A light, flexible
weapon with which only thrusts with the point of the weapon to
the opponent's trunk of body count as valid hits.
on the abdomen, chest and back but not on the the arms, legs and
scored by the fencer who hits the target area and has "right of
of the Foil
weapon for the small-sword, evolved in the late seventeenth century,
when cutting became an obsolete action, and accordingly, a flat
blade was no longer required for training. The word is derived
from the French refouler, to turn back, and had long been in use
in England to describe any rebated weapon, including lances and
the like. Foils in this country were simply blunted weapons.
French foil was known as the fleuret, from a fancied resemblance
between its leather button and flower bud. The foil of that period
was appreciably shorter than its modern counterpart. Liancour,
the famous French master, advocated the use of several different
types of foil in the salle, including a heavy, guardless weapon
for the pupil which was also shorter than that of the master,
whose own weapon, for the purpose of avoiding excessive fatigue,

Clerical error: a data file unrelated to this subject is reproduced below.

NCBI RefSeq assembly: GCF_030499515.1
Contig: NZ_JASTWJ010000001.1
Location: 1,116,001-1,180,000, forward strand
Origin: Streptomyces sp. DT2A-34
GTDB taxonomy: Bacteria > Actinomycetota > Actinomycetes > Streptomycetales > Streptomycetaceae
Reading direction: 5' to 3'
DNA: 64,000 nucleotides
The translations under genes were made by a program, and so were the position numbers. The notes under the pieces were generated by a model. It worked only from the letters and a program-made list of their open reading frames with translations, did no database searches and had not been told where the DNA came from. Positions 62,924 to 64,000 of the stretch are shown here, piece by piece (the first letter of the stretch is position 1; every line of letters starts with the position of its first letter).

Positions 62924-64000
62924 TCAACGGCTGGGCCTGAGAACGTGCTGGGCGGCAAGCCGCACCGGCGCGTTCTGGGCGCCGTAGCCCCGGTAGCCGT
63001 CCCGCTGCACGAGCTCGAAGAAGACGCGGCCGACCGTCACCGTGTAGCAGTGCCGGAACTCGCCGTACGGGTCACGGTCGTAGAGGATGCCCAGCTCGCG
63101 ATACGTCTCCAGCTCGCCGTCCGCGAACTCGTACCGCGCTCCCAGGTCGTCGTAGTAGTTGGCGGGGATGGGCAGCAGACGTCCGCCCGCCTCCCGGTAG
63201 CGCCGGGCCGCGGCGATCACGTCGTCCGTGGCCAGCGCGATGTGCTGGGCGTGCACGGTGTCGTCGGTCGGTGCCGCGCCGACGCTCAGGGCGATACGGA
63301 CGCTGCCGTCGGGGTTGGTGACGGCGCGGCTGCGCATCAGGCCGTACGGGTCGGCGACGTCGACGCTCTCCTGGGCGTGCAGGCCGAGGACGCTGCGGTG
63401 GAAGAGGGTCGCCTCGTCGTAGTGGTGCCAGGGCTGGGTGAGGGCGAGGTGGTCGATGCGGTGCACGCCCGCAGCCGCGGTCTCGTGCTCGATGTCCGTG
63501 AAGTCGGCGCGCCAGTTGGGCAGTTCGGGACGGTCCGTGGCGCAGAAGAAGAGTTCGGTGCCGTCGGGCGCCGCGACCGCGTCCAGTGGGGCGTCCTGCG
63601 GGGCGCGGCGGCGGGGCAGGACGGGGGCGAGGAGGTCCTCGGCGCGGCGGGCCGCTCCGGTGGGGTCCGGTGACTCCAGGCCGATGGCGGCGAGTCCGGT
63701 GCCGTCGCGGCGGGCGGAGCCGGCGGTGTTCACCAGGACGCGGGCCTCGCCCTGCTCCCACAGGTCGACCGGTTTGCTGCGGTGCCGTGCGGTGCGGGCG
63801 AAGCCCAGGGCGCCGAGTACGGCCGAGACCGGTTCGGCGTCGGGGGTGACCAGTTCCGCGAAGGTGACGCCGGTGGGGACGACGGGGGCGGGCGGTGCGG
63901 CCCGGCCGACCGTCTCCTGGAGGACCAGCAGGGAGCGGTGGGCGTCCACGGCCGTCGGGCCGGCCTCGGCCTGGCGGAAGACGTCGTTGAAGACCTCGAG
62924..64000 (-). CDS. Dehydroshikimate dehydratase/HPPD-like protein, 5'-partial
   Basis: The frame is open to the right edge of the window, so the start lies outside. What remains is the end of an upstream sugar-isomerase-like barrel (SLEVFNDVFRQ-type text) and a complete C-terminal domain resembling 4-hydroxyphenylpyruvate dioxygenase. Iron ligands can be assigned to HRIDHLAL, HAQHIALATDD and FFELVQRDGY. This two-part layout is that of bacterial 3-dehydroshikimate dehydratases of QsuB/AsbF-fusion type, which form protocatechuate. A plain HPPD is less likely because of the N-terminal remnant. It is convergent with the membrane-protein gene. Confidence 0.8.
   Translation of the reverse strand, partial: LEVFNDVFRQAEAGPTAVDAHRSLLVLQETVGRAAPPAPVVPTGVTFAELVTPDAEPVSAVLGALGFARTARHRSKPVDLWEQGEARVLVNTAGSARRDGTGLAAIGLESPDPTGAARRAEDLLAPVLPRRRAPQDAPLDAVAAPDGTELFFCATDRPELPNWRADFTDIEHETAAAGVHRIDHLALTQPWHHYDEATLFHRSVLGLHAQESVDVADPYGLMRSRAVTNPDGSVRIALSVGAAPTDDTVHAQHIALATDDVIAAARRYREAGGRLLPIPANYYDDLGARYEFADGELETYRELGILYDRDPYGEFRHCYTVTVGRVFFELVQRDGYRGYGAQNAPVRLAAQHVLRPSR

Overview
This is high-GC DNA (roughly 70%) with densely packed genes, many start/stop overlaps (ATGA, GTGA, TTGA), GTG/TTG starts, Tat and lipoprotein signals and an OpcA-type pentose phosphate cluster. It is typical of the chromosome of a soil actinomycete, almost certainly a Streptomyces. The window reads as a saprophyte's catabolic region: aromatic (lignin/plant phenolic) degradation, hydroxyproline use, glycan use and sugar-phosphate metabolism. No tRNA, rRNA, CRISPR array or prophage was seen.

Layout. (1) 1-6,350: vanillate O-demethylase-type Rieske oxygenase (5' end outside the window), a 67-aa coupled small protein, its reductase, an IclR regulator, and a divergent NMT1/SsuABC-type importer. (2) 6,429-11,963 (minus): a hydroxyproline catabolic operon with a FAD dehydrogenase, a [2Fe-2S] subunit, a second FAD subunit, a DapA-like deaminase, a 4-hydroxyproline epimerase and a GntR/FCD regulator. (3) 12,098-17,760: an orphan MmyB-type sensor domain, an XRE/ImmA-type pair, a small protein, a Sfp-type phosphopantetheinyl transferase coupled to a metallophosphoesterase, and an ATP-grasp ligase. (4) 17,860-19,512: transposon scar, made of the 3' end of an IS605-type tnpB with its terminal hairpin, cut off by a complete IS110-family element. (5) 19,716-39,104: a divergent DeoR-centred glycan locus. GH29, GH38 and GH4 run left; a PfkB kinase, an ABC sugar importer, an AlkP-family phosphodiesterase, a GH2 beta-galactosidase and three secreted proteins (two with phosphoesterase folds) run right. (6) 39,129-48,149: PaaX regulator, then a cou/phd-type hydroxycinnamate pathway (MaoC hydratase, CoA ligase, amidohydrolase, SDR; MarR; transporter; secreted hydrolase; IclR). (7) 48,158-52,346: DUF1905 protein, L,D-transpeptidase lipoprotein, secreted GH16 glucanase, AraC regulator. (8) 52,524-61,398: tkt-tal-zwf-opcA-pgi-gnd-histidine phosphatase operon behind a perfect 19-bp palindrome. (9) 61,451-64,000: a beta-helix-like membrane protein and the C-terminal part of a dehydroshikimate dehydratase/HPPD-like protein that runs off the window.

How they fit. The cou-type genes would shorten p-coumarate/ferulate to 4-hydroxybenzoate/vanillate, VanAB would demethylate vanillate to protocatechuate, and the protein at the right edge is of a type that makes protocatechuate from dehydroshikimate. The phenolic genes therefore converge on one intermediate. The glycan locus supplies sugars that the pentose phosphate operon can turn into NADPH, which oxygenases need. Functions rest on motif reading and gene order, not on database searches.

was lighter than usual. Within the last decade or so, one prominent
London fencing master was known to make his pupils take their
lessons with a monstrosity of his own devising, two blades somehow
fitted into a single hilt, which occasioned the muscles of the
sword-arm the most exquisite agony, the idea probably being that
if they could manipulate a weapon of this weight, they could manipulate
of guards have found favor at different times. "Figure-of-eight"
guards and narrow, slightly convex, rectangular guards have found
favour and given place in turn to the contemporary saucer-shaped
guard, a smaller edition of the epee cup guard.
The foil has
been the dominant factor in the development of modern fencing.
Even sabre fencing, though involving the cut, and so introducing
an entirely different factor, is limited by the conventions governing
the right to attack, riposte, counter-attack, and so forth, identical
to those at foil. The sabre target is also limited. This is, of
course, not so at epee, but the fact remains that the terminology
and basic concept of sword-play are akin to the foil, although
naturally, the tactics and application of the basic system must
be greatly modified at this weapon. For long the epee was regarded
as the duelling weapon as such, while the sabre before 1939, was
regarded as a specialty of the Hungarians and not practiced very
widely in England outside the Services. Thirty or forty years
ago, the fencing masters were still reluctant to give sabre or
epee lessons except to those about to participate in matches or
competitions, of which there were then vastly fewer. For them,
the foil reigned supreme - precise, formal and elegant.